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From "Mark Hindess" <mark.hind...@googlemail.com>
Subject Common hyfile_write bug
Date Fri, 30 Apr 2010 21:14:30 GMT

The documentation for hyfile_write says:

 * @return Number of bytes written on success,  -1 on failure.
 * @internal @todo return negative portable return code on failure.

However, the '@todo' is actually done as both the unix and windows
implementations return the result of portLibrary->error_set_last_error(...)
which is the negative portable return code.

Unfortunately, much of the native code depends on the -1 return.  For
instance, OSFileSystem.writeImpl has:

  jlong result;

  result =
    (jlong) hyfile_write ((IDATA) fd, (void *) (bytes + offset),
                         (IDATA) nbytes);
  if(result == -1 &&
     hyerror_last_error_number() == HYPORT_ERROR_FILE_LOCKED){
    throwNewExceptionByName(env, "java/io/IOException", ...);

but in the HYPORT_ERROR_FILE_LOCKED error case 'result' is not -1
but the negative portable return code, HYPORT_ERROR_FILE_LOCKED.  So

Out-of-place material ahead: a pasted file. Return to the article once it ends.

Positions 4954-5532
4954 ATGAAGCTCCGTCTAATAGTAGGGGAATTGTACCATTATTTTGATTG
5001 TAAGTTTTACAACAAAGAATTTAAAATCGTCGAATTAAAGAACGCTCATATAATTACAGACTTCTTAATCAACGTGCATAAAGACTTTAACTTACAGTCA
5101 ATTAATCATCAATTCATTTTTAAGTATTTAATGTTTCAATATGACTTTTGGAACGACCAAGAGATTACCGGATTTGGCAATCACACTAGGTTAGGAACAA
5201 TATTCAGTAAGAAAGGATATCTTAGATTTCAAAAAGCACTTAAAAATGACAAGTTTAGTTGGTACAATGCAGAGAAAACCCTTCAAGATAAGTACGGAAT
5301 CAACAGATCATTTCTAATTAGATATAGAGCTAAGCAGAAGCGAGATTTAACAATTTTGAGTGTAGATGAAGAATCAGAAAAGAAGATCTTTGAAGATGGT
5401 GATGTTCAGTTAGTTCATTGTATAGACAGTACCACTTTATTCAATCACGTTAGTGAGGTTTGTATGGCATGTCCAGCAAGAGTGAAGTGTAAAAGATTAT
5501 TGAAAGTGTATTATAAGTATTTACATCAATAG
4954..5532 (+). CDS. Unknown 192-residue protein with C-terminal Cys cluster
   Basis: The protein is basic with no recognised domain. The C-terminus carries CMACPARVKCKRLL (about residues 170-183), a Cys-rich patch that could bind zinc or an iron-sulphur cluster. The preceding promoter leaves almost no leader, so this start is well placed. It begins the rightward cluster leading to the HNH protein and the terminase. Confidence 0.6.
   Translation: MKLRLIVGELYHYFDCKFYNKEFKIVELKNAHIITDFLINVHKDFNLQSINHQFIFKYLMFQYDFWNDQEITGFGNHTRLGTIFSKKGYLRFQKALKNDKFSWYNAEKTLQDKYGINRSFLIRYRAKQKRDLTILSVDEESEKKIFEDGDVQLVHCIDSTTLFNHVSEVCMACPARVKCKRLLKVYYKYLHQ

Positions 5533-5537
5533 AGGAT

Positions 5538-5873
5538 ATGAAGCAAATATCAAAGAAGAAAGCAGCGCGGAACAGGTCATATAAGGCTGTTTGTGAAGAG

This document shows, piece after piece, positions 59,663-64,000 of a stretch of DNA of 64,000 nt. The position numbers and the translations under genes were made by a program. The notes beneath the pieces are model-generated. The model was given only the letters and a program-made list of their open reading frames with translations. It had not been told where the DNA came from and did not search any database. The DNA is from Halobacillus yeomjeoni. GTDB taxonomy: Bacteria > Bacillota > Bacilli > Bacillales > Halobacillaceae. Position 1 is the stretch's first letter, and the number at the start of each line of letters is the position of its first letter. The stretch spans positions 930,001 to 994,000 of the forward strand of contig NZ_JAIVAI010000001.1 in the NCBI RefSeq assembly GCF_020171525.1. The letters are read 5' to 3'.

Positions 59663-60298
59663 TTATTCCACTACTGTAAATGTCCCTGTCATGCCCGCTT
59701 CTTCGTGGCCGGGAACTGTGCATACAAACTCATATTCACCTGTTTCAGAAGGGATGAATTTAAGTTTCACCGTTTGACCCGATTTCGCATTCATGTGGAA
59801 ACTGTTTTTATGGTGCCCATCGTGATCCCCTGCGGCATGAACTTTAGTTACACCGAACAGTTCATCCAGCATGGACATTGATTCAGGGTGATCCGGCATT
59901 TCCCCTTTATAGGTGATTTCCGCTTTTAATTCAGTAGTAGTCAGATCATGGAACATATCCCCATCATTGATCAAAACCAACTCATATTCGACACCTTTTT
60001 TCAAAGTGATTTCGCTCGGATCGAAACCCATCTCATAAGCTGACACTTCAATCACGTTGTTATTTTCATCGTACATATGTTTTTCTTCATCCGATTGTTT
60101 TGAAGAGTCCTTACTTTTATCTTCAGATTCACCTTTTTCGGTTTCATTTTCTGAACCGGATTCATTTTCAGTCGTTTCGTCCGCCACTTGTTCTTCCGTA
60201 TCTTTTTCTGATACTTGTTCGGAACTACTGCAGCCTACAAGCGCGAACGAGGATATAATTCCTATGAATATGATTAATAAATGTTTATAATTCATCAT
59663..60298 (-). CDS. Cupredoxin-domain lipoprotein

this code is never executed.

Test that cover this have been passing because the result is returned
and checked by java code and a generic exception (without the correct
error message) is thrown instead.

There are several issues to notice here:

1) hyfile_write documentation needs fixing.

2) The -1 checks need reviewing and fixing.

3) The -1 check in this case could be removed *but* it would be better
to replace them with:

   if (result < 0) {
     throwNewExceptionByName(env, "java/io/IOException",
                             netLookupErrorString(env, result);

so an accurate exception can be thrown (in all cases not just the file
locked case) and remove the wrapping/exception throwing from java code.
(I nearly always prefer this approach - throwing specific exceptions
in natives - but the use of return codes and generic exceptions is
unfortunately rather prevalent.)

4) The jlong 'result' is representing the return code from a portlibrary
call so really it should have a portlibrary type, IDATA in this case.
It should be cast to a java type in the return statement - that is, at
the boundary where we "move" from native to java code.  This also seems
quite prevalent (particularly using java types for return values of
syscalls rather than the type described in the documentation for the
syscall).  The result is excessive casting of results of calls when
really casting to java types should only happen when making JNI calls or
on return statements.  This also makes the code rather hard to review
since you have to look up the correct return type for the syscall to
ensure that the cast is valid.


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